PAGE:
As recently as this February, however, Morrisons was forced to pull its Ready to Eat Peppered Beef Slices from shelves after it was found to contain listeria monocytogenes, a species of pathogenic bacteria. The continuation of scandals such as these suggests that even with the technology available, at some point in the supply chain there is a failure to sufficiently test the product.
Speaking of how manufacturers could better ensure product safety in the face of recalls, CEO of Ozo Innovations Rowan Gardner said: “There are many reasons for product recalls, in part we can detect non-conformities and contaminants more quickly and at lower levels than in the past.
"Monitoring and training of staff are the best approaches to minimising risks in the manufacturing operations. Smart devices that monitor systems can provide real time data on operations allowing excellence to be measured and processes to improve.”
Such monitoring systems are no doubt already in place and will continue to develop as time goes on. For now, it is possible to accept that the reason recalls seem more prominent on the manufacturers’ side is due to a greater ability to catch failures that may previously have slipped through the cracks combined with the increased visibility today’s media can place on such recalls.
It is vital to ensure that manufacturers are doing as much as possible on their end to fulfil their obligations. In particular, ensuring control at every stage of the process remains crucial for food safety. If standards are not maintained at every step, more recalls are likely to follow.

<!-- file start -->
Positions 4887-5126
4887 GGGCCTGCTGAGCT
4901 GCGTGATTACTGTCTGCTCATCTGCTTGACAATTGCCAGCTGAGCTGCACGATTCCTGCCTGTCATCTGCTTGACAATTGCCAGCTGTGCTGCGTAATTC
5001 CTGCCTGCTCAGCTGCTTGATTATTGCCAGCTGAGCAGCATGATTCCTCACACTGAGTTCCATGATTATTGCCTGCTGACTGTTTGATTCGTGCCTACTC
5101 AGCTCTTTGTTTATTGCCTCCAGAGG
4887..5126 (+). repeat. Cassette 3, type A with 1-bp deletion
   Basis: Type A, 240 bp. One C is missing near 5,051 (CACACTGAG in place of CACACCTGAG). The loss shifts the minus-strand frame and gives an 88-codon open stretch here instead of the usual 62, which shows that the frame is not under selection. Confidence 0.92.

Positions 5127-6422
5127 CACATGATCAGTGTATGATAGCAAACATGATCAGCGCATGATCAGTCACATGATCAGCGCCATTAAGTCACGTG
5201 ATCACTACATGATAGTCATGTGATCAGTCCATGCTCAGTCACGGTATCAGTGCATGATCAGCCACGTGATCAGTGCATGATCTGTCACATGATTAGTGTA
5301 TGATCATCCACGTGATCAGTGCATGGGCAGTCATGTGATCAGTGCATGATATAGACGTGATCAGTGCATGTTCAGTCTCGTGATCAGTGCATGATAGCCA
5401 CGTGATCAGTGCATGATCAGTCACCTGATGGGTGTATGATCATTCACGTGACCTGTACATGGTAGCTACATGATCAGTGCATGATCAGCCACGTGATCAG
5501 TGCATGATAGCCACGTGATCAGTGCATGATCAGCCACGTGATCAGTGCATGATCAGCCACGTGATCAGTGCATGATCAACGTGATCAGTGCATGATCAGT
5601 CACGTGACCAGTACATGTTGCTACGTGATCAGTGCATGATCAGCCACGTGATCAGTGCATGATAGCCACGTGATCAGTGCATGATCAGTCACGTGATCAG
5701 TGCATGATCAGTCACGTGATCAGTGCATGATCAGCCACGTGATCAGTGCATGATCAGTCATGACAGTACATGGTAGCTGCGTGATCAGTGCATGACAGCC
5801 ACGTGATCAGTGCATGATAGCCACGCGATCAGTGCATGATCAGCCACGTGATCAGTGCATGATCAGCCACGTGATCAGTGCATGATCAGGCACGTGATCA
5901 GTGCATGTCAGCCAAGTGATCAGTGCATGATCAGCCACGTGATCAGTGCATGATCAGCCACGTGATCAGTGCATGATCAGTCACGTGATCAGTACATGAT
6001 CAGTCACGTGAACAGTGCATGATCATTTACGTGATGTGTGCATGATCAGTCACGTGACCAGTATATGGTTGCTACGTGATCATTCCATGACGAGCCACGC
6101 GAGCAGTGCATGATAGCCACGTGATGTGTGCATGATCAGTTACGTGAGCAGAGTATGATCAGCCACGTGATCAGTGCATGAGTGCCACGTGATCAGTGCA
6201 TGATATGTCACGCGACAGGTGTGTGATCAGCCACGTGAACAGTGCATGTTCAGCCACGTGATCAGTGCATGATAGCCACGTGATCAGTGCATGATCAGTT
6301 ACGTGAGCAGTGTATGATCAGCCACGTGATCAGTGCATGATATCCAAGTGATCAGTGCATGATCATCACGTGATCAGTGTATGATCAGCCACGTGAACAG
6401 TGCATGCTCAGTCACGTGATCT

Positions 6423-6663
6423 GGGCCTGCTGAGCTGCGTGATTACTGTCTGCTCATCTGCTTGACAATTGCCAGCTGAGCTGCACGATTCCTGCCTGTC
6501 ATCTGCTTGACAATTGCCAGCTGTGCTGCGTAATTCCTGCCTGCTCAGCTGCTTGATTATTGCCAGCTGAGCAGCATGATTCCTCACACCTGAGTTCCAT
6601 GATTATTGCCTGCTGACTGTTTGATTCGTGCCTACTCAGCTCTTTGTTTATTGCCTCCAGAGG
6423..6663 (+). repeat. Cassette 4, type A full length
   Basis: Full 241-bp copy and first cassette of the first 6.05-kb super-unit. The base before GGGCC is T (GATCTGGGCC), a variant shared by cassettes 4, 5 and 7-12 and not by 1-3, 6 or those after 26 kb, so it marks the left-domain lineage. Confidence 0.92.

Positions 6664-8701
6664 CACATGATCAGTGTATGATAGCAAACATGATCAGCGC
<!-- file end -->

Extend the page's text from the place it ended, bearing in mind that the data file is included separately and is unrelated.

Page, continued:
Part of the issue faced in enforcing food standards is the divide between how much regulatory agencies such as the Food Standards Agency (FSA) can cover alone and the extent they are reliant on the manufacturers’ themselves ensuring product safety. The FSA is seeking to update its regulatory model to be more adaptive but will seemingly forever have to contend with a certain amount of trust being placed in food businesses upholding their end.
An FSA spokesperson said: “Regulating our Future was launched in early 2016. We need to change the way food is regulated in England, Wales and Northern Ireland so that consumers can continue to trust the food they buy and eat.
"Business innovation has outstripped the way regulation has always been done and we need to keep pace with this new world to stop people being put at risk. We want businesses to take proper responsibility for food safety and local authority resources to be properly used.”
The threat is the reliance on businesses to do their part. While legal requirements are in place, and recalls and scandals have an obvious negative effect on a brand, there is an extent to which businesses may prioritise financial saving over guaranteed safety. Going forward, it is crucial that regulatory bodies are able to rely on those businesses fulfilling their duty as a foremost priority.
However, the FSA spokesperson added: “There is no indication of an increase in traceability issues nor is there evidence of stricter regulation driving the numbers of notifications that the FSA receives. The increase may be due to improved reporting from key stakeholders.”